I was pleased to be invited to this conference by Harvard’s Bill Symonds (Bill also attended NLSC in 2012 and participated in our Champion of the Year dinner in Washington, D.C. last September). The kick-off speaker for the conference was SkillsUSA’s Champion of the Year and Snap-on Chairman and CEO Nick Pinchuk. A quote from Nick that I really loved: “The United States is in a global economic war and the best weapon we have is career and technical education.” SkillsUSA was also very well represented by board member, Kathy Mannes, who spoke on a panel that addressed what high quality postsecondary education should look like. Kathy spoke passionately about quality postsecondary programs including SkillsUSA as a method of delivering employability skills training. We also had great comments from several other business partners and colleagues from both education and government.

One of the highlights for me was the Young Leaders Forum, where five young adults spoke of their success. We had great student representation from Dineen Tetreault, former SkillsUSA state vice president from Massachusetts. Dineen has climbed the ladder of success, received a B.A. from Worcester University, managed a nursing facility, and she now heads her own marketing firm. She credited much of her success to SkillsUSA, her state director and her chapter mentors from Blackstone Valley Regional Technical High School. Dr. Mike Fitzpatrick, superintendent of Blackstone, also participated as a speaker on the topic of “Providing High Quality High School Programs.” He cited SkillsUSA as a key component of the Massachusetts education system and used several slides showing SkillsUSA activities (and lots of students in red blazers).

Many attendees made the case that the United States can no longer ignore the huge mismatch that exists between the skills students learn in school and the needs of the modern workforce. Several speakers noted that the college-for-all movement has led to widespread dropouts within high school and postsecondary education, college graduates lacking the skills required by employers, and a lack of workers with the high-tech skills essential to the economic development of the United States. Instead, evidence was presented that career pathways prepare all students to be career and college ready and can lead students to higher levels of success as adults. Relevant career pathways open up options for students that the traditional high school and college systems cannot or have not provided in the past.

During the conference, attendees shared their strategies, commitments and experiences for expanding the multiple pathways approach. Some see the need to prepare career-ready students as an economic issue, some see it as an issue of equity or social justice, and others view it as a national security issue. Regardless of the philosophical orientation, the participants in the many panels agreed that a more relevant, engaging and pragmatic approach is needed to prepare students for employment and careers.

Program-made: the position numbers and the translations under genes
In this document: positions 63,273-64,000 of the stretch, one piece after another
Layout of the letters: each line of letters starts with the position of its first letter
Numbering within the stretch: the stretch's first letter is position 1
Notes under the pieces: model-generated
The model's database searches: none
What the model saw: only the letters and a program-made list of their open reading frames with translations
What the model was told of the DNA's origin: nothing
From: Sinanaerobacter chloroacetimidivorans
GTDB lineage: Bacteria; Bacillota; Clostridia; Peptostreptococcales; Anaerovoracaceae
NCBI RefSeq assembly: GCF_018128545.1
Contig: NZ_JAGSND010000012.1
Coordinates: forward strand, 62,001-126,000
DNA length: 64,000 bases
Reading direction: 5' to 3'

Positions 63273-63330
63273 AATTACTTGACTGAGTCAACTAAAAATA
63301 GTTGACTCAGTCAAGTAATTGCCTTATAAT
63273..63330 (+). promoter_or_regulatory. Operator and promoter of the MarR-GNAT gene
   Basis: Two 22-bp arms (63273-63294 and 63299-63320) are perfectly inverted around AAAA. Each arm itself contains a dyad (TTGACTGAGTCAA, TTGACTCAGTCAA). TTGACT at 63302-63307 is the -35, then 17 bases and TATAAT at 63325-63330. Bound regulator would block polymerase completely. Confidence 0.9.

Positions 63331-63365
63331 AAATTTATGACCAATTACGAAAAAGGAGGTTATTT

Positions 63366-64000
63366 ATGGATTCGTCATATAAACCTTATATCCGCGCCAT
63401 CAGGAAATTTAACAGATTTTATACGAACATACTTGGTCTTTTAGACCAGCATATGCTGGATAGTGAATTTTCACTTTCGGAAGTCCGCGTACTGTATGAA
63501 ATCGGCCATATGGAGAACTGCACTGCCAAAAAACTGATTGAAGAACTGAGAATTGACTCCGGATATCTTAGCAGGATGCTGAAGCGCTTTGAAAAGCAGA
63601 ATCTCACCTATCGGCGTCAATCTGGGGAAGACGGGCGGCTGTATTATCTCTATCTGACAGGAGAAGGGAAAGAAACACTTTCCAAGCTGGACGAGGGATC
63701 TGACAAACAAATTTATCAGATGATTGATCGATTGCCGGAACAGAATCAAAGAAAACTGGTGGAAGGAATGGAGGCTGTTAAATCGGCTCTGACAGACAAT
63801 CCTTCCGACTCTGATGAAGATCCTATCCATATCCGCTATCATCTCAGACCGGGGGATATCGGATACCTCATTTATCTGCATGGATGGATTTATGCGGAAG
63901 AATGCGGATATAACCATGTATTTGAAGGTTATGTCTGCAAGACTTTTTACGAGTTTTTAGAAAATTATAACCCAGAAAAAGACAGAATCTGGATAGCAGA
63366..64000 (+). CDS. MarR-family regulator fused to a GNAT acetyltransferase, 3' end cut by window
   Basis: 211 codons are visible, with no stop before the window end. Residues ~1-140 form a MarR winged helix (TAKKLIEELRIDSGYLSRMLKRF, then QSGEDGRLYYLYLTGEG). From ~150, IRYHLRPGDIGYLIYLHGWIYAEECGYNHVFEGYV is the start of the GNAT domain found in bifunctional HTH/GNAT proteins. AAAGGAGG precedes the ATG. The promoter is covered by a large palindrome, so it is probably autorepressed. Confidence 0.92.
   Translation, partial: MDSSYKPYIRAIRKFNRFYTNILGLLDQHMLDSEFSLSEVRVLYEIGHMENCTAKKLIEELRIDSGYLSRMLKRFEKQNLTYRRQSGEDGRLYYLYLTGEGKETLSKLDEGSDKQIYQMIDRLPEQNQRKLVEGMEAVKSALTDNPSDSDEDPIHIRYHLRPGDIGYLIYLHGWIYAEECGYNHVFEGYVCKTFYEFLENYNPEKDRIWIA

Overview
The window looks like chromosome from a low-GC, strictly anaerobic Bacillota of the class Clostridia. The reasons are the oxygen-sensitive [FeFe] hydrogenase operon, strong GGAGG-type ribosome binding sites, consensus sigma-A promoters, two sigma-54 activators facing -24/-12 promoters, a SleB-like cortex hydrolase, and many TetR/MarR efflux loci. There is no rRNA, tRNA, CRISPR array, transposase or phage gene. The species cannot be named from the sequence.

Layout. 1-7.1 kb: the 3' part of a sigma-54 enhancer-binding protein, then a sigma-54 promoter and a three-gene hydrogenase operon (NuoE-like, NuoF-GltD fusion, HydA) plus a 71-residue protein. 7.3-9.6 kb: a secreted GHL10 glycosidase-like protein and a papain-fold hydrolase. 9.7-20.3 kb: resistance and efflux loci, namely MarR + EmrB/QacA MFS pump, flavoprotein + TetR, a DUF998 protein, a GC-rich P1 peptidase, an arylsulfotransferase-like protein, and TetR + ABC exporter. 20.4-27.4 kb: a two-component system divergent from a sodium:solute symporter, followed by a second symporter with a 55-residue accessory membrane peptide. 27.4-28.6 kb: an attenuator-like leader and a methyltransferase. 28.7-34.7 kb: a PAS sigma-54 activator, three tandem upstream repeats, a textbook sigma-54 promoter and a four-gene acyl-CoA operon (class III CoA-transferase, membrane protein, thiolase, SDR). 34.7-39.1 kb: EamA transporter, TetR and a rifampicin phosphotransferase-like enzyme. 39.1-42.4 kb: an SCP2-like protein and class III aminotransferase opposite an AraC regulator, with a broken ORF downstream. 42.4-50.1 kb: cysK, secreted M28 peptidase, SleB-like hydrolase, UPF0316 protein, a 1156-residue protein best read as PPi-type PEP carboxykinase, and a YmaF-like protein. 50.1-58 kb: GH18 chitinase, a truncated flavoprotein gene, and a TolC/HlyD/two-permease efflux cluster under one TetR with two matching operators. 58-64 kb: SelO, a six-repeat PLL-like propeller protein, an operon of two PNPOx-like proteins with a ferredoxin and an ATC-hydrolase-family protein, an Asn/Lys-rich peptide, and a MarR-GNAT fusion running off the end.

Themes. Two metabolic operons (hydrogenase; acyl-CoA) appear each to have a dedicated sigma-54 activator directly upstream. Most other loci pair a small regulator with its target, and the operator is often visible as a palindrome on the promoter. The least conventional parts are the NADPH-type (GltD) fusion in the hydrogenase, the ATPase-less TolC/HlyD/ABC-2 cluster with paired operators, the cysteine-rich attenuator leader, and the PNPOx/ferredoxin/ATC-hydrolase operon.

Given that students are competing globally with graduates from other countries, it was emphasized that students must acquire the knowledge, skills and dispositions to help innovate and create new technologies and approaches. Without commitments from business and education to change local, state, and national policies and systems, there is doubt that the full economic potential of our country or wide-spread sustainable wages can be attained in the foreseeable future.

Many presentations supported career and technical education (CTE) as an essential foundational element of creating the pathways needed to truly transform education systems. To assist in moving the pathways movement forward, Harvard’s Dr. Ron Ferguson announced the creation of the Pathways to Prosperity Network. The network is a collaboration between the Pathways to Prosperity Project at HGSE, Jobs for the Future (JFF), and six states focused on ensuring that many more young people complete high school, attain a postsecondary credential with currency in the labor market and launch into a career while leaving open the prospect of further education.

My big take away from the gathering at Harvard was this statement by Dr. Ron Ferguson, “We’ve been discussing this issue for over 20 years. It’s now time to stop talking. It’s time to act – it’s time to start a national movement.” I fully agree that I’ve heard some of these same discussions for several years. The difference this time was that the Harvard Graduate School of Education was leading the conversation. This lends great credibility to the business we’re in, and I truly that this movement will help us build the value case for the work we do in SkillsUSA. Finally, Harvard will produce a report on what was learned at this gathering and, from that report, will launch a national Pathways campaign. They have also contracted with a Boston marketing firm to begin a national ad campaign around the pathways issue. To read more, go to: http://www.gse.harvard.edu/news-impact/2012/06/pathways-to-prosperity-network-launches/#ixzz2ODUg9vdv.

Thanks to Dr. Patrick Ainsworth, retired CTE director from the California Department of Education, for his portion of this report.